2 books, 1 game, and 1 recipe
The other night my friend Tara had Col and Rose over for tacos and a movie (which for them is like being bathed in the holy water of sour cream and big screen entertainment). Rose came home with a belly ache from eating too much, but also pleased that she hadn’t missed out on over-eating. Between shared school and soccer practice and then their date at Tara’s, Dan and I hadn’t seen much of them all day and were full of questions. They filled us in on everything, chattering and interrupting, jockeying to share first and most, until Col finally said, “You know, the only thing that really matters is that we’re all here safe and sound.” (Because apparently it’s never to soon to become your own wise grandpa).
Col, the wise old grandpa feeding his little buddy Irie. (Irie’s dad, Sage, lived downstairs for many years. Which is to say, if you too once lived downstairs from us and want to bring your baby over for general uplifting and merriment, please do!)
I am a dandelion salad. There is nothing to be afraid of.
I read this gorgeous and intense book in Indonesia, and when I got to the excruciating part where a very important decision had to be made, a decision that either way was going to be devastating for at least one entire family, I recounted the story to the kids, wanting to see if they saw any other option for the characters. They were so engrossed that during the half hour it took to catch them up on the plot, a thousand little insects drowned in my curried vegetables. The story takes place post-WWII on a tiny, isolated island off mainland Australia. The main characters are resilient, independent lighthouse keepers who desperately want to be parents and receive a very complicated opportunity. The writing is gorgeous, the plot engrossing, and you will find yourself empathizing with each flawed and relatable character. This powerful quote has stayed with me: “You only have to forgive once. To resent, you have to do it all day, every day. You have to keep remembering all the bad things.”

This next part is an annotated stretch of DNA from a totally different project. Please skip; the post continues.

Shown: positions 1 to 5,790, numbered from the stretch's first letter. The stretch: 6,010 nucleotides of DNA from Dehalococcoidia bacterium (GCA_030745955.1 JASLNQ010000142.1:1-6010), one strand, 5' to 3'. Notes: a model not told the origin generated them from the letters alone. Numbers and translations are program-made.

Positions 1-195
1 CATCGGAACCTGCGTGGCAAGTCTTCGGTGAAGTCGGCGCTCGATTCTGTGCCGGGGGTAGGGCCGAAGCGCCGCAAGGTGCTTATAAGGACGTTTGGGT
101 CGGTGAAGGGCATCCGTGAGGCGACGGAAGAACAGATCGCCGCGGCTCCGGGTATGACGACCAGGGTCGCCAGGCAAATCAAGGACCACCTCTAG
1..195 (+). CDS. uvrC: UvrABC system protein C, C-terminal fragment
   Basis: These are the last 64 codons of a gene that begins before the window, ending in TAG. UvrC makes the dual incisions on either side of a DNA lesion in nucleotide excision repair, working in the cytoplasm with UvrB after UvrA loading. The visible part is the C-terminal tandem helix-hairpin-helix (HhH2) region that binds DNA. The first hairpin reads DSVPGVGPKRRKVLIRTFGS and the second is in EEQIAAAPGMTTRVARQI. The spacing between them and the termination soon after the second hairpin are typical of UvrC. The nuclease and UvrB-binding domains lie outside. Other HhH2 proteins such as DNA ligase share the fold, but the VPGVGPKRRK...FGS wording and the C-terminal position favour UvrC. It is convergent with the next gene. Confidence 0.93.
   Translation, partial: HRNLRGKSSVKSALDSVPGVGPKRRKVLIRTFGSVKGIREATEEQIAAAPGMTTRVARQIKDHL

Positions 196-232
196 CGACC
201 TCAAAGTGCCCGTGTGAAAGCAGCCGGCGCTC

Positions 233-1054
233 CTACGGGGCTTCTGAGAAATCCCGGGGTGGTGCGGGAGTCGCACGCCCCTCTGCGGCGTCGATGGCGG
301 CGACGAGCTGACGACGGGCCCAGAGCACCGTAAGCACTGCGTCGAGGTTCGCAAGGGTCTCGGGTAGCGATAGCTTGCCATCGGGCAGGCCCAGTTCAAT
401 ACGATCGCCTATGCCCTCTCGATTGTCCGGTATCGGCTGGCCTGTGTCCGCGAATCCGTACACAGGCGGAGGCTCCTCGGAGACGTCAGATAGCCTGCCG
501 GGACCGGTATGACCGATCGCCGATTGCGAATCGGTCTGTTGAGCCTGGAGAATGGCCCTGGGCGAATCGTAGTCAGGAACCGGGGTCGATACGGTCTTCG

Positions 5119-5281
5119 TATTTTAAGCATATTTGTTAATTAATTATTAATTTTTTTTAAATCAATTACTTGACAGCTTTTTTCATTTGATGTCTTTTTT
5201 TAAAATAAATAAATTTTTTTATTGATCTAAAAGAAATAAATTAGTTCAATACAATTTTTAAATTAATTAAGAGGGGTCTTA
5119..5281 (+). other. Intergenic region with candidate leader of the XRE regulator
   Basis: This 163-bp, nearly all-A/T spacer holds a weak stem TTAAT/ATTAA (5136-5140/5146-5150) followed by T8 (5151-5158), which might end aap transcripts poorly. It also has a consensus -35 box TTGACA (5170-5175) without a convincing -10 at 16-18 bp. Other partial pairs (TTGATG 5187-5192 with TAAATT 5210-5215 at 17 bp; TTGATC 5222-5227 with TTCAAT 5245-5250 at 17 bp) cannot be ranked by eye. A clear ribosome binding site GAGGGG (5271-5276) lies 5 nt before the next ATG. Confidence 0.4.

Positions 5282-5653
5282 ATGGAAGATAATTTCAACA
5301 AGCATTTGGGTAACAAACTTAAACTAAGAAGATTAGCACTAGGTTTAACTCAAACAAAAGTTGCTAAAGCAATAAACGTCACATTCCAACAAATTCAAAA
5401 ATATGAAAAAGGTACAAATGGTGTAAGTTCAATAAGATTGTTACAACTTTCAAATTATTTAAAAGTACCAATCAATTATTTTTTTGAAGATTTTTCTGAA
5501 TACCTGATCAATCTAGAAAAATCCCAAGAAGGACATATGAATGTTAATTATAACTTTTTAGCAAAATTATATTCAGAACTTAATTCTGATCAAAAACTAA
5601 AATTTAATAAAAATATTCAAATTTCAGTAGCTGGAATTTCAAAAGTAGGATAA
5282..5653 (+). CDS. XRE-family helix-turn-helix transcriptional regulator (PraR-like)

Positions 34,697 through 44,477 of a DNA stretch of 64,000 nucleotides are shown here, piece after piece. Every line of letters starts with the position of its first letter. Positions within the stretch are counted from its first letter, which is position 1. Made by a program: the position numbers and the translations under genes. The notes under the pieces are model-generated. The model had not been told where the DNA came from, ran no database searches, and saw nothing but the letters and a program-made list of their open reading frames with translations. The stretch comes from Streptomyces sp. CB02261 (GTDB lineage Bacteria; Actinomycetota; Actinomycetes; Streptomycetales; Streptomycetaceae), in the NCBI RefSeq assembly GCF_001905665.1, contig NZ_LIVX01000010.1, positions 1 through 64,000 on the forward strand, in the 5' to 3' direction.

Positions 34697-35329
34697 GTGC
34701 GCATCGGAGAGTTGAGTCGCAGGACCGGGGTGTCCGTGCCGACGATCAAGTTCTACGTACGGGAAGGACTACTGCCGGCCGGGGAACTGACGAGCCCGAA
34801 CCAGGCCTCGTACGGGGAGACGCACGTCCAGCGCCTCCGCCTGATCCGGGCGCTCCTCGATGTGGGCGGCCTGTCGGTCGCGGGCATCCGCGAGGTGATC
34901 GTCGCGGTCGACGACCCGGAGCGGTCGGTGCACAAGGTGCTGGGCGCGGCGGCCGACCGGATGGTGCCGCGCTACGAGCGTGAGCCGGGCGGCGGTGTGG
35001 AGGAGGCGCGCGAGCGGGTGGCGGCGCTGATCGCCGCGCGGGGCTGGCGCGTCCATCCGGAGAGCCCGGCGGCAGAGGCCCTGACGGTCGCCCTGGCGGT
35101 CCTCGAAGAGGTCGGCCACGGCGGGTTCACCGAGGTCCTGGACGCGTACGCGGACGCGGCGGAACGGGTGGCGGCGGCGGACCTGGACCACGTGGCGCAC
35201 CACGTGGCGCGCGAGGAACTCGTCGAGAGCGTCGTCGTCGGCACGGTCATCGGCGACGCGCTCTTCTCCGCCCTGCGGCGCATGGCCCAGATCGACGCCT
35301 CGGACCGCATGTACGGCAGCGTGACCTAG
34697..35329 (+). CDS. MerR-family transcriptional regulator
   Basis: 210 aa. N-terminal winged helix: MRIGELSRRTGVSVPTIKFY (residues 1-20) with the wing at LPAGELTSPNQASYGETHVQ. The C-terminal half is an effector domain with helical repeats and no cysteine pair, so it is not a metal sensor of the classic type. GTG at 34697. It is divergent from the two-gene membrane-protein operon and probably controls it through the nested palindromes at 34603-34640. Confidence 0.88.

A Thousand Naked Strangers (by the way, do not innocently Google images for this title at the library or anywhere that isn’t safe for photos of actual naked people packed interactively in a jeep) is a fascinating account of a man’s ten years working as a paramedic in emergency medicine in Atlanta. Kevin Hazzard has seen it all and is unsentimentally honest about it. He and his partners are always waiting—nervously, excitedly—for the BIG CALL. And it comes, many times in many forms. Hazzard catches great details, like the man who, before his adult son (experiencing cardiac arrest) was rushed into the ambulance, asked Hazzard to grab the pack of smokes in his son’s pocket. This is a book full of wrenching, fast-paced, shocking, fascinating, darkly humorous stories, but never depressing or dramatically morbid. Rather, it’s an insider’s look into a very real, very important line of work.
The day after my friend Melanie brought Quiddler to our house I ordered it and we’ve been playing it daily upon Col’s request. It’s technically a spelling game, or a word-making game, but it doesn’t feel educational in that cloaked way that parents often try to sneak past kids’ radars. It’s dynamic and fast paced and you can be like Dan and come up with long, fancy words, or be like Rose and make a lot of 2- and 3-letter words for the same amount of points. (You can also be like Rose and be shocked that it’s your turn again after only seven cartwheel intermissions. You can also be like Col, whistling earsplittingly between asking, “Is quert a word? How about squert?”).
Almost every night we’ve been eating dandelion salads. This has something to do with the equation: two million free dandelions live ten steps from our kitchen + highly nutritious = dandelion salad. Spring is the perfect time to eat dandelions, they are only mildly bitter, and easily offset by adding apples, raisins, nuts, and a tasty dressing. And really, you will start to enjoy that feisty little nip over time, so much so that lettuce begins to appear suspiciously like the baby rice cereal of life: a bland way to enter the world of actual salads.
Our silly kids can’t yet be persuaded to eat dandelion salads, but their friends Seneca and Fawn, who’ve been dining with us on Mondays, love them so much that last night as I was taking these photos, Seneca, who is allergic to nuts, said nervously, “Did you remember about me and walnuts, Rachel?”
Seneca’s dandelion salad, with sunflower seeds and raisins!
My award-winning (at the esteemed dandelion cook off held by Hummingbird Herbals back in 1998) dandelion pesto recipe here.
P.S. if you ever want book recommendations, go to the Category on my right side bar called “What I’m Reading.” Like so.
What are you reading and eating?